With the first event in the Levin College Forum's "Building our Future Beyond Foreclosure" series approaching, Kurt Karakul of the Third Federal Foundation and the Forum's Kathryn Hexter wrote a Plain Dealer op-ed about recovering from the foreclosure crisis. They noted that "we have an excellent opportunity to demonstrate how this historic community and, indeed, Cleveland itself, can reshape its future and once again become a progressive and dynamic community."

Cleveland Heights Councilman Mark Tumeo's suggestion to begin talks about a possible merger of Cleveland Heights and University Heights continues to elicit a wide variety of reactions.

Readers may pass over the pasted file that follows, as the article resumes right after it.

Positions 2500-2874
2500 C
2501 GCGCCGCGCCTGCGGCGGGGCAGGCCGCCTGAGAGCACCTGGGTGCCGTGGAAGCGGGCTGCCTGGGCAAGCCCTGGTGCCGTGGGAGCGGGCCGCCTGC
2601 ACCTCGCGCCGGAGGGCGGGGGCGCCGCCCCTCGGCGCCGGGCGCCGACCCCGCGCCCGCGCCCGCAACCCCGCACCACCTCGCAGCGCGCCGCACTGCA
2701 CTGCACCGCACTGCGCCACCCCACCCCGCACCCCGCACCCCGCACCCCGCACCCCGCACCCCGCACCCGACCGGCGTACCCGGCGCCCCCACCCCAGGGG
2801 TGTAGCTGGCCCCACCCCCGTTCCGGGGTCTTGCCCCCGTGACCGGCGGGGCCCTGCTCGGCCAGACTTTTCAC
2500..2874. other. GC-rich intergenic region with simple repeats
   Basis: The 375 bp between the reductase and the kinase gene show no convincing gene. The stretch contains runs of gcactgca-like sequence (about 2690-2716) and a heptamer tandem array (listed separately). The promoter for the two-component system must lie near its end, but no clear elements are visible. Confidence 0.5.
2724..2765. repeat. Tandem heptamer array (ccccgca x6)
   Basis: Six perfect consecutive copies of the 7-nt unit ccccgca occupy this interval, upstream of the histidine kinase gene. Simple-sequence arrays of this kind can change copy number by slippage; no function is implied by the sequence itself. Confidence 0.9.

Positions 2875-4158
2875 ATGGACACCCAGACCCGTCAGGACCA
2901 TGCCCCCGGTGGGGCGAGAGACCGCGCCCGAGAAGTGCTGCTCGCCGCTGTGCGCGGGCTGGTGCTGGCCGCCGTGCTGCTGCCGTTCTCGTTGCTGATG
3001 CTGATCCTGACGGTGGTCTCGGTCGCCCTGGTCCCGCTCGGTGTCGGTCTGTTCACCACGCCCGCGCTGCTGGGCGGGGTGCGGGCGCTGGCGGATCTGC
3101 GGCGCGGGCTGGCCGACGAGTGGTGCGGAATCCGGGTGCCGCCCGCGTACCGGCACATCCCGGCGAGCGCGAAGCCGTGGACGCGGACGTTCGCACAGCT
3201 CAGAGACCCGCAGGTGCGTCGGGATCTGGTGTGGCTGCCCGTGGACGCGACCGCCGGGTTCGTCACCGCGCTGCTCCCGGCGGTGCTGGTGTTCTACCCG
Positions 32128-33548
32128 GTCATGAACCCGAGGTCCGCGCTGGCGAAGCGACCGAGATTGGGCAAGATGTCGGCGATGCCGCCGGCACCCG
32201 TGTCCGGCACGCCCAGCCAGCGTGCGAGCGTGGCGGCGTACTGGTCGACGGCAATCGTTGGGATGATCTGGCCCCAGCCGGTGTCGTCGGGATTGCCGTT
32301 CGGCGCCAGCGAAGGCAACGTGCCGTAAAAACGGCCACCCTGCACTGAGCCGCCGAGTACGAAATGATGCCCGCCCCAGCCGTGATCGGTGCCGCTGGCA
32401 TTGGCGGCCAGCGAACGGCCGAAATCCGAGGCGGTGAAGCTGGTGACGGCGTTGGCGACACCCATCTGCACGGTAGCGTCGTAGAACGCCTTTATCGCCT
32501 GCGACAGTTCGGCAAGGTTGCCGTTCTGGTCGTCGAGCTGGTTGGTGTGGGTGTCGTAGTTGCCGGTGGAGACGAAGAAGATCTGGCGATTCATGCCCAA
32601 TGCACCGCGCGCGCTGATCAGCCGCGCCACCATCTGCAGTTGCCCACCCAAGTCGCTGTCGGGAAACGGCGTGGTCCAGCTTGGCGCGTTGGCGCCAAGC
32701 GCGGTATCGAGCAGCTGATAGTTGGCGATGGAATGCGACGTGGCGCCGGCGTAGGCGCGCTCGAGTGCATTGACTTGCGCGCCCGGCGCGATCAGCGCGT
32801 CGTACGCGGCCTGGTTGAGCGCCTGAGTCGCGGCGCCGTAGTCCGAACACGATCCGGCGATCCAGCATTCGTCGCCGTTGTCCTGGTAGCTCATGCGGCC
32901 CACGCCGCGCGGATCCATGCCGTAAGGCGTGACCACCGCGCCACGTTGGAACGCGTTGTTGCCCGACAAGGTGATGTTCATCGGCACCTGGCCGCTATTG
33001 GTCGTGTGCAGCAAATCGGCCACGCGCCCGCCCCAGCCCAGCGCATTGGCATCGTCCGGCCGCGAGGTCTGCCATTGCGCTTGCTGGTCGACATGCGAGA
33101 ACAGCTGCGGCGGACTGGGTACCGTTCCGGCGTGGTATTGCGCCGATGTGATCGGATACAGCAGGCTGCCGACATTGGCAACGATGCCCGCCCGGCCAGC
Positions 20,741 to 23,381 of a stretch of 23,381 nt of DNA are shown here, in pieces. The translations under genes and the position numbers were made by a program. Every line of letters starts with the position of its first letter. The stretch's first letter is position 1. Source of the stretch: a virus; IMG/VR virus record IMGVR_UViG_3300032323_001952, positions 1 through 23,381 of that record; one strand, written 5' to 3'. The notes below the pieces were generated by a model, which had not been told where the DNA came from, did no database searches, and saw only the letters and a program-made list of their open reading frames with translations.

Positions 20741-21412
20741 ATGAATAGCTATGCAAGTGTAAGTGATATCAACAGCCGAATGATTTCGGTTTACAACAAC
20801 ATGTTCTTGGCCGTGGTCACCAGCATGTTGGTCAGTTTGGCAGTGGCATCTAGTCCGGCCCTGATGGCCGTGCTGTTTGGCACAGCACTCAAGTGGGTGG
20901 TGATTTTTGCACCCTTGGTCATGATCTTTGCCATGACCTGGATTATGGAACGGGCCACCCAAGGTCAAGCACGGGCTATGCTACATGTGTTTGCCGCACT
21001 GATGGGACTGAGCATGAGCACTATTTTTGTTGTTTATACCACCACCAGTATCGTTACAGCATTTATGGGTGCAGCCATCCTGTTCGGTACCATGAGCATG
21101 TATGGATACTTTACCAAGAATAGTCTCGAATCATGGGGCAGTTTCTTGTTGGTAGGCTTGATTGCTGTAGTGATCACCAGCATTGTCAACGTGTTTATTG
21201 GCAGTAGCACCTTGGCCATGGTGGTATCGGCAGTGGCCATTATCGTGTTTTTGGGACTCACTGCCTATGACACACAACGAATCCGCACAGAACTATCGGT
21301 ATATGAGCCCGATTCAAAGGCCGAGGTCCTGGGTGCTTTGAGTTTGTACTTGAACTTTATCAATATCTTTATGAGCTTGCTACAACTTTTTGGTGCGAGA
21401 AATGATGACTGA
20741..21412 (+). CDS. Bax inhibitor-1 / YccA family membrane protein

Editorials in the Plain Dealer and the Canton Repository are upbeat about the projects submitted to the EfficientGovNow program.

Update: an Akron Beacon Journal editorial is also positive about the news.

While the Cleveland Catholic Diocese is closing churches in urban areas, ground was broken for a new Catholic church in exurban Grafton. Parishioners of Our Lady Queen of Peace have been raising funds for the construction of the new $3 million facility.

On March 31, the Ohio Supreme Court affirmed a lower court decision (PDF) and upheld the results of a March 2008 ballot issue in Solon, where voters had rejected a rezoning for a proposed senior housing development on a site near near Hawthorne Valley Country Club. Supporters of developer TransCon Builders asked the Supreme Court to reconsider its decision.